A low carbon approach is vital to kick start and future proof our economy

February 1st, 2011 by Friends of the Earth

Official UK figures published on Tuesday 1 February 2011 show that UK greenhouse gas emissions dropped by 8.7% in 2009.

Responding to this, Energy and Climate Change Secretary Chris Huhne said “Yes, emissions were down in 2009 but so was the economy so this is no time for back slapping. A low carbon approach has to be a vital part of kick starting and future proofing our economy, getting us off the oil hook and onto long term green growth. That’s why we’re wasting no time in reforming the electricity market, setting up the Green Investment Bank, and legislating for the Green Deal.”

Figures for 2010 will not be released until 2012 but early analysis suggests that emissions may have increased in 2010.

Friends of the Earth‘s Head of Climate Mike Childs said “the recession may have led to a fall in UK greenhouse gases in 2009, but our economy remains heavily addicted to fossil fuels – and early estimates suggest that emissions grew again last year.

“The Government must take urgent steps to wean the country off coal, gas and oil by investing in green energy and slashing energy waste – the Energy Bill, currently before Parliament, is a golden opportunity for action.

Pallets stacked with bags of coal wait to be distributed from St. Sampson (click image to expand - ©RLLord)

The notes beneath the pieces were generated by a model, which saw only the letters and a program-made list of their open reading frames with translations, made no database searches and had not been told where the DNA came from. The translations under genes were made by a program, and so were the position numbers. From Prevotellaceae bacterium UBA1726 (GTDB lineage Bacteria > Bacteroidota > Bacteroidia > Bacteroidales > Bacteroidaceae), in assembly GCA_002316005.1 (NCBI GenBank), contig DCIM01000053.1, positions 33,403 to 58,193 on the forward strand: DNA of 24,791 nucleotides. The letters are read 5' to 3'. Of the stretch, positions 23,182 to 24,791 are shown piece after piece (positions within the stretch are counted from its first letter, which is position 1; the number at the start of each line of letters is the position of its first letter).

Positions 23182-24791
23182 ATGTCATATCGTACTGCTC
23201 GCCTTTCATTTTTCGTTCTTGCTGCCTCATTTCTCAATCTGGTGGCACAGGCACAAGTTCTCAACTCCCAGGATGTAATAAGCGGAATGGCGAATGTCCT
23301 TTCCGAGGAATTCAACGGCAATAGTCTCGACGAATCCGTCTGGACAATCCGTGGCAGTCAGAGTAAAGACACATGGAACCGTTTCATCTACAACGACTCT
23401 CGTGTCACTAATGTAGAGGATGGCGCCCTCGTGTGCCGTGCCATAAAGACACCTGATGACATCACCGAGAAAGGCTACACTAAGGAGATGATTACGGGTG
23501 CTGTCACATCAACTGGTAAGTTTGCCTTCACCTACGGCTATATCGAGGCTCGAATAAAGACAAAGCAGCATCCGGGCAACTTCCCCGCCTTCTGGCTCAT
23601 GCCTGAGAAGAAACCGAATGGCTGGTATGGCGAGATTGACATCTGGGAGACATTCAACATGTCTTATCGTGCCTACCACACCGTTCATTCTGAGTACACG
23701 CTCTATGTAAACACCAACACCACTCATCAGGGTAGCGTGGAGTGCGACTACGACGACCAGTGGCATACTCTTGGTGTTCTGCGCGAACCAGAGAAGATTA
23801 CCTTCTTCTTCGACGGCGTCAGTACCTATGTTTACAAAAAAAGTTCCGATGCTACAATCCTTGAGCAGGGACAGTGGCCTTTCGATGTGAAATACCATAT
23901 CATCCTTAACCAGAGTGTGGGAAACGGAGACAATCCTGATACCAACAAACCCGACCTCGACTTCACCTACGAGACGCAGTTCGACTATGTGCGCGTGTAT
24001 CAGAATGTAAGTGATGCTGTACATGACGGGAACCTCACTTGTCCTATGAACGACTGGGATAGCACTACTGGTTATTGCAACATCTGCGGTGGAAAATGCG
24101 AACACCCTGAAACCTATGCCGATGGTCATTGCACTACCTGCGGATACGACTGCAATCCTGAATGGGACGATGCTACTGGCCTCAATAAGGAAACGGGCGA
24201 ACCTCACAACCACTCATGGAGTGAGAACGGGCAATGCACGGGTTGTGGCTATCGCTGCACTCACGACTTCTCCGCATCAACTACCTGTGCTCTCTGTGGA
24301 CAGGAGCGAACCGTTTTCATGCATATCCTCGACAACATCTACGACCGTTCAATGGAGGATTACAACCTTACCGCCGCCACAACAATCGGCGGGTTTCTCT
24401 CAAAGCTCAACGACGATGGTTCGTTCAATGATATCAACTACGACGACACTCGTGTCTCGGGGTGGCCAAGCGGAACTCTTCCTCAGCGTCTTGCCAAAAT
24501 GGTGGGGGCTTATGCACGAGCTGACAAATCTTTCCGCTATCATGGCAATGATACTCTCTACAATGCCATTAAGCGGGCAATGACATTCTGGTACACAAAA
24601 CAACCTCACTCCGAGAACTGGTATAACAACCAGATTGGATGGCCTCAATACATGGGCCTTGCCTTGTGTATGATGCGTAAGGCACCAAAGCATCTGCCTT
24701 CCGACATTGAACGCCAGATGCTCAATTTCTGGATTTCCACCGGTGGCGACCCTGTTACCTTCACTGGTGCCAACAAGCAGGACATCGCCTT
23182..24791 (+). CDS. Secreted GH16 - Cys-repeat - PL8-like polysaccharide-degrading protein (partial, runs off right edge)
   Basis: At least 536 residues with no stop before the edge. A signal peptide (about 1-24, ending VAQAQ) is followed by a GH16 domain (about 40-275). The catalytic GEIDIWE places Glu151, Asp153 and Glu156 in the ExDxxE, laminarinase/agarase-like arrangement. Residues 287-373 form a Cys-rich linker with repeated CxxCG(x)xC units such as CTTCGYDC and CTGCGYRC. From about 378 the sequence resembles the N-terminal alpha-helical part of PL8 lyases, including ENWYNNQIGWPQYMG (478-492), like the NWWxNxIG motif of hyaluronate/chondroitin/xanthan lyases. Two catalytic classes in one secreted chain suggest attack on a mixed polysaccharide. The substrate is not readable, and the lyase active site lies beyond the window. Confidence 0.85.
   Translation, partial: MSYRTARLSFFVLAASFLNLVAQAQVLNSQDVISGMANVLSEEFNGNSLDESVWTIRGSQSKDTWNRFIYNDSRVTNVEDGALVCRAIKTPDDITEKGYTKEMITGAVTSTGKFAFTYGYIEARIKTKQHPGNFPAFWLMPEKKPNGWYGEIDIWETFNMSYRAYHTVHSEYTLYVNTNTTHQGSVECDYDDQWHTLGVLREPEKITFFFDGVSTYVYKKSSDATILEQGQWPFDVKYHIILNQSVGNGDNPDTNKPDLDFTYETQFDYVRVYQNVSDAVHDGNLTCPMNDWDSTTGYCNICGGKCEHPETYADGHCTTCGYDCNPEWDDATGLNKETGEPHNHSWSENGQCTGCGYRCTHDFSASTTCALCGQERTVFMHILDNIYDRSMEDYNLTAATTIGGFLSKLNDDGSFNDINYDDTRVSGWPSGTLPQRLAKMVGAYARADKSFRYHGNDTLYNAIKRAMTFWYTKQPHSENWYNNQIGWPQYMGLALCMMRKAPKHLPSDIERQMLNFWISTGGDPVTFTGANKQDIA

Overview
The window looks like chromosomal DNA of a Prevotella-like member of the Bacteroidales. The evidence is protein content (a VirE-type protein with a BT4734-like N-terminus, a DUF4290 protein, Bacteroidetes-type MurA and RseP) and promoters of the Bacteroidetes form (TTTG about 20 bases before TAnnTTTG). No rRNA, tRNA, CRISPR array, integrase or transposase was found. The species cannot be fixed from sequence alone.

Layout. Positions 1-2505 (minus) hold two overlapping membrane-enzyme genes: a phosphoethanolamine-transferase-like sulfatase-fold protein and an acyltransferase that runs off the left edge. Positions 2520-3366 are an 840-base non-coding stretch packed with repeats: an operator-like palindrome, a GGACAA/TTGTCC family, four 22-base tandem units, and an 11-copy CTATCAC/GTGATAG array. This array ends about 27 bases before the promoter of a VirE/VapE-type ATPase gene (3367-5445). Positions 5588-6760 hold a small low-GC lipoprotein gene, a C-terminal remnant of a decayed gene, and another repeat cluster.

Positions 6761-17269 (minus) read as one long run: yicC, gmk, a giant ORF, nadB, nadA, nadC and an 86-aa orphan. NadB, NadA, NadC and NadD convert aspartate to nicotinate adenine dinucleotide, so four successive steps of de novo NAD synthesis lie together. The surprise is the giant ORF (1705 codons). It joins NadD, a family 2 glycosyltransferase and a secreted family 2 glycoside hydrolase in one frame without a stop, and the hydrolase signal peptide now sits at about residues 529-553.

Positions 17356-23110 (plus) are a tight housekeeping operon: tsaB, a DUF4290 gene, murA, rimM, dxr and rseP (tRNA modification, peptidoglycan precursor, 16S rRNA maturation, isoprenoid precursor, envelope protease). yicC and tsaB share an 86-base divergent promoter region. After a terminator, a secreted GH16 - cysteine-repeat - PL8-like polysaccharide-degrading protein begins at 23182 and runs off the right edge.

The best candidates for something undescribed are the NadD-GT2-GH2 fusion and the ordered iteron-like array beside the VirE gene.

“The Bill must include new legislation to stop our homes leaking heat, boost renewable energy and require local councils to play their part in tackling climate change.

“We must build a clean, low-carbon economy out of the rubble of the old to create a safe and prosperous future for us all.”


In 2009, UK emissions of the basket of six greenhouse gases covered by the Kyoto Protocol were estimated to be 566.3 million tonnes carbon dioxide equivalent (MtCO2e).

This was 8.7 per cent lower than the 2008 figure of 620.5 million tonnes. Between 2008 and 2009 there were decreases in emissions in all sectors, including 11.0 per cent (24.2 MtCO2e) from the energy supply sector, 11.8 per cent (11.5 MtCO2e) from the business sector, 36.5 per cent (6.0 MtCO2e) from industrial processes, 4.2 per cent (5.4 MtCO2e) from the transport sector, and 5.8 per cent (4.8 MtCO2e) in the residential sector.

Carbon dioxide (CO2) is the main greenhouse gas, accounting for about 84 per cent of total UK greenhouse gas emissions in 2009. In 2009, UK net emissions of carbon dioxide were estimated to be 473.7 million tonnes (Mt). This was around 9.8 per cent lower than the 2008 figure of 525.1 (Mt). There were decreases in emissions of 11.5 per cent (24.1 Mt) from the energy supply sector, 13.1 per cent (11.5 Mt) from the business sector, 4.2 per cent (5.2 Mt) from the transport sector, and 5.9 per cent (4.7 Mt) from the residential sector.

The overall decrease in emissions has primarily resulted from two factors: a significant fall in energy consumption across all sectors, and an increase in the use of nuclear power rather than coal and natural gas for electricity generation. As the UK economy contracted during 2009, this resulted in an overall reduction in demand for electricity, together with lower fossil fuel consumption by businesses and households.

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